But now it's our turn, as our culture makes the big sweeping turn into the postmodern, post-Christian, and post-denominational world, marginalizing the Church, writing us off as irrelevant, and moving steadily into an amoral reality.

So, just what was U2 "selling" in Las Vegas on Friday night? For one thing, Bono makes himself vulnerable to this increasingly secularized world by inviting us to watch him in conversation with God, to even listen in (in songs and in posture and in words spoken out to God in the midst of the concert), and to join him. Even if one doesn't believe. He is believing what he believes and he does what a believer does and he leaves it out there for others to "come and see." But he does it ON THEIR TURF. He makes the quiet invitation respectfully. Bono doesn't bully. He doesn't even try that hard to persuade. He simply bears witness. He throws a big party and invites anyone to come who will, and he points.

And by simply communing with God in a concert, Bono gives people hope that there really is Someone listening. He penetrates defences, I think, and calls out that deep down wonderment and longing that there is Someone who cares.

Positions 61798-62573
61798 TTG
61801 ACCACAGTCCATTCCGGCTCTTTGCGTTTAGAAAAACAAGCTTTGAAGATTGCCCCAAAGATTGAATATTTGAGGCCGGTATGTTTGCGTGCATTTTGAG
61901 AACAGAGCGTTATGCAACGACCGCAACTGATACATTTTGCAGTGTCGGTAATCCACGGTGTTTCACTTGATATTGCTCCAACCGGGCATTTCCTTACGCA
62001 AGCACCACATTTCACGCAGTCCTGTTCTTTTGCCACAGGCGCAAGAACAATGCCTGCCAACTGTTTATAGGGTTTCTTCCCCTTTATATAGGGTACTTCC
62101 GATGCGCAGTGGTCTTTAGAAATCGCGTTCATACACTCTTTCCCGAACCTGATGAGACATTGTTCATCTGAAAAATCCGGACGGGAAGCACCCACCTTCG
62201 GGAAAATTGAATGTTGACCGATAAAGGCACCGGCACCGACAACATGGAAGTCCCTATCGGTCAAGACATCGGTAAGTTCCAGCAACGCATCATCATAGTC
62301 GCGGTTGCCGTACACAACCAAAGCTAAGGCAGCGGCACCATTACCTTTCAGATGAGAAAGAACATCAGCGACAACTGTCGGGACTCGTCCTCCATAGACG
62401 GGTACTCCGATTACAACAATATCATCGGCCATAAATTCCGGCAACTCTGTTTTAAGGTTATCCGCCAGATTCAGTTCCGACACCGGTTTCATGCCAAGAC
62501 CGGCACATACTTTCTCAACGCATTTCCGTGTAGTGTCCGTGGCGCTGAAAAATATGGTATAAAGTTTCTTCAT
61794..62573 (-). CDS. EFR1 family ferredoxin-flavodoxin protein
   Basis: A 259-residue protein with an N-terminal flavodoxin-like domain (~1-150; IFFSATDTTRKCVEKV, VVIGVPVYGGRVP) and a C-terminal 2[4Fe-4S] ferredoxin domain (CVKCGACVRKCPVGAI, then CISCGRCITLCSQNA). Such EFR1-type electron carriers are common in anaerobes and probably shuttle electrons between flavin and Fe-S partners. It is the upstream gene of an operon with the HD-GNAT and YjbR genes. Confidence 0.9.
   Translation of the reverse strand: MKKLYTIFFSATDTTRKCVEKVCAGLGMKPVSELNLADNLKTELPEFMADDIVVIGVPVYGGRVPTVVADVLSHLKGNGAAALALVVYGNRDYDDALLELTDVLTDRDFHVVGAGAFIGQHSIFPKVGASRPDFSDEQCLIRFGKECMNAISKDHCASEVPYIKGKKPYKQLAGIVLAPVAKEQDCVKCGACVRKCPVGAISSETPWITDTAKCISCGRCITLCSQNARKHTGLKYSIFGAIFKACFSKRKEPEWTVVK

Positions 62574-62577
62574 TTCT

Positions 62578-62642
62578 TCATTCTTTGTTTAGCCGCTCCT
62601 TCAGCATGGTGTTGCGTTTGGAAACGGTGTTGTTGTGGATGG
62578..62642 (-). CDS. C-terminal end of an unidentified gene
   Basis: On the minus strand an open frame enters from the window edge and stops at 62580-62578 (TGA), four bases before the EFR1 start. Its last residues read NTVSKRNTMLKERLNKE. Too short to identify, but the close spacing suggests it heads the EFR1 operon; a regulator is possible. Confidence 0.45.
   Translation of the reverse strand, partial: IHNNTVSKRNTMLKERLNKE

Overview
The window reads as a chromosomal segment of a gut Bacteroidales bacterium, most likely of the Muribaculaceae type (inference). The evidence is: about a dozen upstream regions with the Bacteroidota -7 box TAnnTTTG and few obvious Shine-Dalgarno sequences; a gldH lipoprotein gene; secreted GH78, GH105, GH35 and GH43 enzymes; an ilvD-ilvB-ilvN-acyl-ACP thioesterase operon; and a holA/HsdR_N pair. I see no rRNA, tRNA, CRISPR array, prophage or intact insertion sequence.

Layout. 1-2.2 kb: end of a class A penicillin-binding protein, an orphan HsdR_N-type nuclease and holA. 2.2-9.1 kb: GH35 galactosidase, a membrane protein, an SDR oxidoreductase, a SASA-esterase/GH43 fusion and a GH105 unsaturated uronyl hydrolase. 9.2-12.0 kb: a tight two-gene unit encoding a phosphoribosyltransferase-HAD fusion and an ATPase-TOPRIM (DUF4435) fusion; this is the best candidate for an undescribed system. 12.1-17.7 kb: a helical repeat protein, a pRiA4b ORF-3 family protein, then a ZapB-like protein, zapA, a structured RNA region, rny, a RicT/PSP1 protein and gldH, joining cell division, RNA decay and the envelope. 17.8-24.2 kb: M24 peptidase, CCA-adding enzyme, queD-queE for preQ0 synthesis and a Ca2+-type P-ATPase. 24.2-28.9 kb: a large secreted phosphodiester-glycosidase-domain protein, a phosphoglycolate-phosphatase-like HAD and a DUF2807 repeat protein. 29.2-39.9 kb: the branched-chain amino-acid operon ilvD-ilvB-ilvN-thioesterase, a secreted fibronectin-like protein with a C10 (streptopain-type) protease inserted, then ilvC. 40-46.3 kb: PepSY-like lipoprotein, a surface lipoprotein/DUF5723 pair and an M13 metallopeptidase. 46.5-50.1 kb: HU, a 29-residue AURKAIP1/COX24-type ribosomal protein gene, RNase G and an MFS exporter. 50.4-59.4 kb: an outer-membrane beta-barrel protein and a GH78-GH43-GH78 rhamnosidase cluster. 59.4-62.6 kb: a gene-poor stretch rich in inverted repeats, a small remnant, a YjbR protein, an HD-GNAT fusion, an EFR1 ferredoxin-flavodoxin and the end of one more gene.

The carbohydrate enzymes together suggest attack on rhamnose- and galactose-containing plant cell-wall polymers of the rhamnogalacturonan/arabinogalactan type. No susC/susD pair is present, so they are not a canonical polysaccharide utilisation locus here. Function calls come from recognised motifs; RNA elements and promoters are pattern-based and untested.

But hand in hand with that, the band leads with active, hands-on deeds kind of faith. You know, the Biblical kind: the "faith without works is dead" kind. The "I'll show you my faith by how I live" kind. Deeds are about the only way to win a hearing these days. And whether it's God's heart for those in extreme poverty, or for the President of the U.S., or for those unjustly jailed, or those desperately in need of HIV drugs to fight against the disease in Africa, U2 is in the fray and inviting you and me to get on board with it. And believe me, that calls forth a huge amount of trust "capital" in the world we're living in.

If I really want to get through the wall, I think it means actually risking out in the world as part of my therapy, part of the breakthrough. Waiting until I am free won't work. Working on the world's turf is the only way to get free.